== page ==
Now there were two opinions: If the poor brāhmaṇa had indeed poisoned and stole the elder brāhmaṇa’s wealth, why would he return? [And if he hadn’t, then he might be speaking the truth.] Thus the council asked the poor brāhmaṇa, “Was anyone witness to the talk between you and the elderly brāhmaṇa?” The poor brāhmaṇa replied, “Yes. Gopālajī was the witness to our agreement.” Then the elderly brāhmaṇa’s son, who had previously threatened him with a rod said, “If Gopālajī comes as a witness then we would happily get this poor brāhmaṇa married to my sister.” Why did he say so? Because does the Deity ever walk or talk? He was convinced that the Deity firstly wouldn't come, what to speak of talk. The father thought, “Bhagavān is merciful. He will fulfil my desire.” Therefore he began to pray, “O Gopālajī, may my son not die and may my promise also be fulfilled.”

 

Eventually, Gopālajī came there on the poor brāhmaṇa’s request and bore witness. That Gopālajī later became famous as Sākṣi-gopāla, in other words, Gopāla who gave sākṣi (witness).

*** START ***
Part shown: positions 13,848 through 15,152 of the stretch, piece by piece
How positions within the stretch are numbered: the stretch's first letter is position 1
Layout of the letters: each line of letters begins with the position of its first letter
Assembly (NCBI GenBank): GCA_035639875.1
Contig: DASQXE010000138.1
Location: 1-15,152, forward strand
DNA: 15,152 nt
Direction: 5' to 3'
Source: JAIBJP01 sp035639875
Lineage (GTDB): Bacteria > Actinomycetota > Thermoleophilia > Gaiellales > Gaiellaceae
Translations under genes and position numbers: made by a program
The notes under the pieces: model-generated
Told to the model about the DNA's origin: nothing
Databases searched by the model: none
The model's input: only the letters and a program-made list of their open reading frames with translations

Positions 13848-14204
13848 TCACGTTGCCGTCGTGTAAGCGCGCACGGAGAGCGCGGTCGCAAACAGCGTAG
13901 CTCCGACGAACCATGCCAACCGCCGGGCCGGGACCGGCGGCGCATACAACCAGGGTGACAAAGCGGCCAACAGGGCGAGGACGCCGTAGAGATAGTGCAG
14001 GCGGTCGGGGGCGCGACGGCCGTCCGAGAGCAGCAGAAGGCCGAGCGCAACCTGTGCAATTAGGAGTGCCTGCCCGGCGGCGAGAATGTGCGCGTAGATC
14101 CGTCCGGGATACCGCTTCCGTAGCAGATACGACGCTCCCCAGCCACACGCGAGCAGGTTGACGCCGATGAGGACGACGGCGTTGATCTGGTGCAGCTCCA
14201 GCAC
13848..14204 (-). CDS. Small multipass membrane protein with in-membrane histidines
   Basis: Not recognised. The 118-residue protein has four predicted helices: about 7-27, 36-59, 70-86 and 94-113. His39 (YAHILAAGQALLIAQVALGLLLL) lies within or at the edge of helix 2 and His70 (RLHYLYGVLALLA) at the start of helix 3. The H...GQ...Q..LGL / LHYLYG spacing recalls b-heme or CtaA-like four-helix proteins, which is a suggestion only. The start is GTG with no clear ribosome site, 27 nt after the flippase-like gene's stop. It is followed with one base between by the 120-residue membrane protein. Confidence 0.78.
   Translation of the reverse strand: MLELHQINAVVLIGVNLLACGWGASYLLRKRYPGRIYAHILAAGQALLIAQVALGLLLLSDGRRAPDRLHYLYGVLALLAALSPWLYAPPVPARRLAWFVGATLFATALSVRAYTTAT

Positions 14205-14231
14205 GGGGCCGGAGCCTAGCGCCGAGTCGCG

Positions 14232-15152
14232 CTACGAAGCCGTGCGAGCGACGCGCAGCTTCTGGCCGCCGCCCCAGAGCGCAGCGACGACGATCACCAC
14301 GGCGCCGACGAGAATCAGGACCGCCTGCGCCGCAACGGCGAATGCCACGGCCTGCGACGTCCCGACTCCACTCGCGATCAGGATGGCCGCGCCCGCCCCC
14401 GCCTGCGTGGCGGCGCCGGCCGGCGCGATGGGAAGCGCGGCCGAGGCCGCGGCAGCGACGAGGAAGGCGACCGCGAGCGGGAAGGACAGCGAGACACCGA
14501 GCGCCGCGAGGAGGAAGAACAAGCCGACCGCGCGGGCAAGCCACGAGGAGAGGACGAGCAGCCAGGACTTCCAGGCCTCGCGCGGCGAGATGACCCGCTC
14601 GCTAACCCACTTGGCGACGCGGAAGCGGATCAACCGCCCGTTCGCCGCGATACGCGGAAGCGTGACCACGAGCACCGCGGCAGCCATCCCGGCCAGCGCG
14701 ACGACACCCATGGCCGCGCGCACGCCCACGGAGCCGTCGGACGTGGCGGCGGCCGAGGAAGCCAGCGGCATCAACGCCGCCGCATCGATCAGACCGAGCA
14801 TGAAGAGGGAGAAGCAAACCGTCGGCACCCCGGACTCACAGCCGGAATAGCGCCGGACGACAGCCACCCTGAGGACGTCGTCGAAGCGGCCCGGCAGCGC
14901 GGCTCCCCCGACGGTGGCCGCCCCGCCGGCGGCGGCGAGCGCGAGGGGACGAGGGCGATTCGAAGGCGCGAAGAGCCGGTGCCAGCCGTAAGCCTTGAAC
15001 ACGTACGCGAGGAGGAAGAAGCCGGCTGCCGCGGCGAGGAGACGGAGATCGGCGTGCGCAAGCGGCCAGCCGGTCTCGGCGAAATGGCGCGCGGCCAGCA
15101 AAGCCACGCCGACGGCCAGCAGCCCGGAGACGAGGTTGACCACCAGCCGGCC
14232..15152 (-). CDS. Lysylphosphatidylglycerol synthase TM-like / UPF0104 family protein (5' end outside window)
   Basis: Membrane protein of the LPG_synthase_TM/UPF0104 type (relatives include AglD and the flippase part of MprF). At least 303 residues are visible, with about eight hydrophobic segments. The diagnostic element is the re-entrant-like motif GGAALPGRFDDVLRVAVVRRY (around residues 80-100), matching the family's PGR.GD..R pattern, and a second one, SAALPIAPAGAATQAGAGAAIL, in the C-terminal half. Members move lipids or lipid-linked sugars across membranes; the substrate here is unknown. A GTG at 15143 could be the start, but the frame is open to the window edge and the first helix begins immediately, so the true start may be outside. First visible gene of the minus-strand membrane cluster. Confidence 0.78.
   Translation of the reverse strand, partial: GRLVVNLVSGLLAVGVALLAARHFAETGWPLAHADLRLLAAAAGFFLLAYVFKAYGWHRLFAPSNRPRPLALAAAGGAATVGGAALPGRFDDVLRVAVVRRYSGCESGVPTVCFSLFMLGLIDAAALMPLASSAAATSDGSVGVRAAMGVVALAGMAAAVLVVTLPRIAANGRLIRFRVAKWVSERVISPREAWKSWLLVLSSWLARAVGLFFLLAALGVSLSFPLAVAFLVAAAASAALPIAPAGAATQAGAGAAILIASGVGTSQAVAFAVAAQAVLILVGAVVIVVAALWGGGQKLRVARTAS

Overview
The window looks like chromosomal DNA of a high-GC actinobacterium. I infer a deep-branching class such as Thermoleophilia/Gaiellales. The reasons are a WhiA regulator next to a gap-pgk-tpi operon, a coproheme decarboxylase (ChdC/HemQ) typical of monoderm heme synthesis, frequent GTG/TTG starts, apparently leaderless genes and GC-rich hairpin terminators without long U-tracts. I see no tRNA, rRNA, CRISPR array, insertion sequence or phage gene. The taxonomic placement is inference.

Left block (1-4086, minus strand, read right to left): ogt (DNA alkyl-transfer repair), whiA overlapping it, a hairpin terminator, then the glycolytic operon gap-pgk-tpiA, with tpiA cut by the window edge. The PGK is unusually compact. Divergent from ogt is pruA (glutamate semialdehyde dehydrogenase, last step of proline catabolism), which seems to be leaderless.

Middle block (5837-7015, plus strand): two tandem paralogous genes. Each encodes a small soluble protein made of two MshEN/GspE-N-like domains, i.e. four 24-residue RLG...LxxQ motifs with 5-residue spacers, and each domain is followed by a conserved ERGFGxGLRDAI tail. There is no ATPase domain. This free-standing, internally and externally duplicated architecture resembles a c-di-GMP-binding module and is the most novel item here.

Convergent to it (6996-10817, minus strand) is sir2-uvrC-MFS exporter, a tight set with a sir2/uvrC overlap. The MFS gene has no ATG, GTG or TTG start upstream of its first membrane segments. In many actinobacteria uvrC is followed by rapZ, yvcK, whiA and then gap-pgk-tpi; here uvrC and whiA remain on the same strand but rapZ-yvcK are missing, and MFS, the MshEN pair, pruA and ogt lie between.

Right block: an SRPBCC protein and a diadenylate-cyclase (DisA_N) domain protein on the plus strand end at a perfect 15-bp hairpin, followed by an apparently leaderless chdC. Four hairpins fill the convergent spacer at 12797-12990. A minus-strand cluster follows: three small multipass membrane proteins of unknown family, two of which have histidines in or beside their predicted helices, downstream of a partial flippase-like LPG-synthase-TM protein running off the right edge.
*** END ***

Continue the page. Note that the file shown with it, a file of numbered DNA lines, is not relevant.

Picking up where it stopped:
GOPĪNĀTHA CAN EVEN STEAL

 

In yet another pastime, the Lord in the form of Gopīnātha also stole for His devotee, Mādhavendra Purī. 

 

aiśvaryasya samagrasya
vīryasya yaśasaḥ śriyaḥ
jñāna-vairāgyayoś caiva
ṣaṇṇāṁ bhaga itīṅganā
(Viṣṇu Purāṇa 6.5.47)

 

 

The one who has these six opulences (full wealth, fame, beauty, knowledge, strength and renunciation) is called Bhagavān. Would someone with so much opulence steal? Due to this pastime, Gopīnātha became famous as Kṣīra-corā-gopīnātha.

 

Gopālajī from Vṛndāvana had told Mādhavendra Purī, ‘My body is burning. Please bring Me some sandalwood from Malaya Hills and apply it to My body. You must bring it yourself.” Upon receiving the order, without any consideration, Mādhavendra Purī left for the Malaya Hills. During his travels, wherever it turned dark, he would halt in a nearby temple or other shelter. He had ajagara-vṛttī (nature like a python, who lies in one place, never going here and there to earn a livelihood to maintain himself, and yet is maintained by the grace of the Lord). He would never ask for anything and even if anyone did offer him anything other that milk, he wouldn’t accept as he had vowed only to honour milk.